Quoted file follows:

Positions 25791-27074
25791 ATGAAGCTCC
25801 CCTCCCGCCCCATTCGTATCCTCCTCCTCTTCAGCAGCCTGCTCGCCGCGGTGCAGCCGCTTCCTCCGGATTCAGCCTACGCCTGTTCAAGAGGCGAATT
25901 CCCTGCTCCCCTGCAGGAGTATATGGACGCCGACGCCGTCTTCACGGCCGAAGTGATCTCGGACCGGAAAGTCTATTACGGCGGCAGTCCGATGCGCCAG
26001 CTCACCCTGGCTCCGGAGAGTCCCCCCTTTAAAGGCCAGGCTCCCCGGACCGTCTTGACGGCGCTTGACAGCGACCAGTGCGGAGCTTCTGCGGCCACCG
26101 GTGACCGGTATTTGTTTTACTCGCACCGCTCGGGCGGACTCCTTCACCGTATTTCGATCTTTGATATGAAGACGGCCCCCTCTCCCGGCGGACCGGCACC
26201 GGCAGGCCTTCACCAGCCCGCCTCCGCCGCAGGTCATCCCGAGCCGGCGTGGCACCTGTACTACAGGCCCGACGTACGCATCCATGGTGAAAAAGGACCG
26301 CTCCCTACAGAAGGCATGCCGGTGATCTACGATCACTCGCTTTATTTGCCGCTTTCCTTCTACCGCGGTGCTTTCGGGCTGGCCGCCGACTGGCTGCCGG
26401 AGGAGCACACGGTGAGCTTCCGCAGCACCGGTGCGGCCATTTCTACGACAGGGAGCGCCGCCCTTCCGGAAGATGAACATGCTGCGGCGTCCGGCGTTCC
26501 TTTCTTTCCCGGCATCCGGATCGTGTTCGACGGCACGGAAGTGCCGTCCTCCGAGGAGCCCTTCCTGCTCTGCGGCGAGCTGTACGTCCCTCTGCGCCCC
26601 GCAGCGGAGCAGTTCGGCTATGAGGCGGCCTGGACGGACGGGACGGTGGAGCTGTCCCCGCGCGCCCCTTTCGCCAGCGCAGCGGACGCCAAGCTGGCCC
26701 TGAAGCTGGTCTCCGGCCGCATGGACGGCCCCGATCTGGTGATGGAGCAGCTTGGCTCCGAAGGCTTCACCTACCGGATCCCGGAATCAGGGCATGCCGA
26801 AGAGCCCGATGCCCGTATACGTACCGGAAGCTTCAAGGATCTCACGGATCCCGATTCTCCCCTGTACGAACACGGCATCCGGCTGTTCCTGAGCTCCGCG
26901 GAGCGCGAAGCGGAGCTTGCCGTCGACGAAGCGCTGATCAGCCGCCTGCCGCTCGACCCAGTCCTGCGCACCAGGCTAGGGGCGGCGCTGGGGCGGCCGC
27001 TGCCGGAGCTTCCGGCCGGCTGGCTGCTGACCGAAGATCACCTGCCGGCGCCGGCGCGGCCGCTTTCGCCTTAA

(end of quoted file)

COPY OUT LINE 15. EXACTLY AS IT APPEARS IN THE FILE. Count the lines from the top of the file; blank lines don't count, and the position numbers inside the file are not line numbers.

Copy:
27001 TGCCGGAGCTTCCGGCCGGCTGGCTGCTGACCGAAGATCACCTGCCGGCGCCGGCGCGGCCGCTTTCGCCTTAA